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No child should suffer the consequences of armed conflict

ICRC President speaks at the conference /ICRC

ICRC President, Mirjana Spoljaric asks at Oslo Conference for the protection of children in armed conflict: 
1. Accede to treaties that prohibit child recruitment; 
2. Step up efforts for their release and reintegration; 
3. Protect children from urban warfare & explosive weapons in populated areas.

The international conference Protecting Children in Armed Conflict in Oslo 5-6 June is hosted by the government of Norway, ICRC, UNICEF, and diverse partners. It aims to increase awareness of decision-makers on the greatest protection challenges that children face and to get commitments to: 
  • Better respect for International Humanitarian Law (IHL) and Human Rights
  • Prevent violations against children
  • Hold perpetrators against children to account
  • Prioritize children in humanitarian work
According to the UN, between 2005 and 2020, armed conflicting parties perpetrated more than 266,000 severe breaches against children. ICRC also mentioned that children in armed conflicts are at risk of being wounded, killed, or exposed to sexual violence, being unlawfully recruited, being separated from their families, and being deprived of education. Today, ICRC President, Mirjana Spoljaric states in the conference, “No child should suffer the consequences of armed conflict.”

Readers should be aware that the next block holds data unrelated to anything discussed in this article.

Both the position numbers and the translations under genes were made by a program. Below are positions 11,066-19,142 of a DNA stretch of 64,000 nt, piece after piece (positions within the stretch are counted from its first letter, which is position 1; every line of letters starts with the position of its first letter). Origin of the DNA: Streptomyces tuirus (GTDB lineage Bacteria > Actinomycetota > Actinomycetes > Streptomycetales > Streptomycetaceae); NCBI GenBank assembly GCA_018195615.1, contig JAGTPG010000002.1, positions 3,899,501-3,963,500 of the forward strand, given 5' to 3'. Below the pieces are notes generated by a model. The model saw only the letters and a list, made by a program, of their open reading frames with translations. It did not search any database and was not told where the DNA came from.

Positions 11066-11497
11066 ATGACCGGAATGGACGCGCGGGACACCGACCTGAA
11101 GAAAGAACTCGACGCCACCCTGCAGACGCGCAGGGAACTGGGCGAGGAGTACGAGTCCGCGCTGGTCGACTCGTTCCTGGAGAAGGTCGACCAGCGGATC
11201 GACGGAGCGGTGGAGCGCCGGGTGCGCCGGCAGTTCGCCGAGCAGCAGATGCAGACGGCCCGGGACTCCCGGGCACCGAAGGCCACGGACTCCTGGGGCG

So far, members of the International Red Cross and Red Crescent Movement have been working hard to promote the International Humanity Law (IHL), to reconnect families, to provide humanity assistance including protection, psychosocial support, and subsidies for education, and to ensure the Protection, Gender, and Inclusion (PGI) policy can be implemented in all services.
Meanwhile, ICRC has published the report named “Childhood in Rubble: The Humanitarian Consequences of Urban Warfare for Children” responding to the deteriorating situations that children face. To prevent and minimize harm to children, the ICRC offers advice to the parties to the conflict, relevant authorities, and those delivering a humanitarian response.

Childhood in Rubble/ ICRC